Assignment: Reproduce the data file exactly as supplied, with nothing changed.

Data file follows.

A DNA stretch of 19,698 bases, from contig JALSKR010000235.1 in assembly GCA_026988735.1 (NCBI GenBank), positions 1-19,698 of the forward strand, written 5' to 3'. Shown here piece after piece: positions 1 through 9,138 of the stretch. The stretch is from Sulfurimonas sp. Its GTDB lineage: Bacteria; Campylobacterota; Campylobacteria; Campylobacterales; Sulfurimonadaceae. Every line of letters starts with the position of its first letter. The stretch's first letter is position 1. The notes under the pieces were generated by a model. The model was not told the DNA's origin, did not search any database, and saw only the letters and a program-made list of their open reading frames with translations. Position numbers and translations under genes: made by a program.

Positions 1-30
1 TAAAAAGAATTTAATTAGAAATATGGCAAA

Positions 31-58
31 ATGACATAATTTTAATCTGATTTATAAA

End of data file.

A DNA stretch of 19,698 bases, from contig JALSKR010000235.1 in assembly GCA_026988735.1 (NCBI GenBank), positions 1-19,698 of the forward strand, written 5' to 3'. Shown here piece after piece: positions 1 through 9,138 of the stretch. The stretch is from Sulfurimonas sp. Its GTDB lineage: Bacteria; Campylobacterota; Campylobacteria; Campylobacterales; Sulfurimonadaceae. Every line of letters starts with the position of its first letter. The stretch's first letter is position 1. The notes under the pieces were generated by a model. The model was not told the DNA's origin, did not search any database, and saw only the letters and a program-made list of their open reading frames with translations. Position numbers and translations under genes: made by a program.

Positions 1-30
1 TAAAAAGAATTTAATTAGAAATATGGCAAA

Positions 31-58
31 ATGACATAATTTTAATCTGATTTATAAA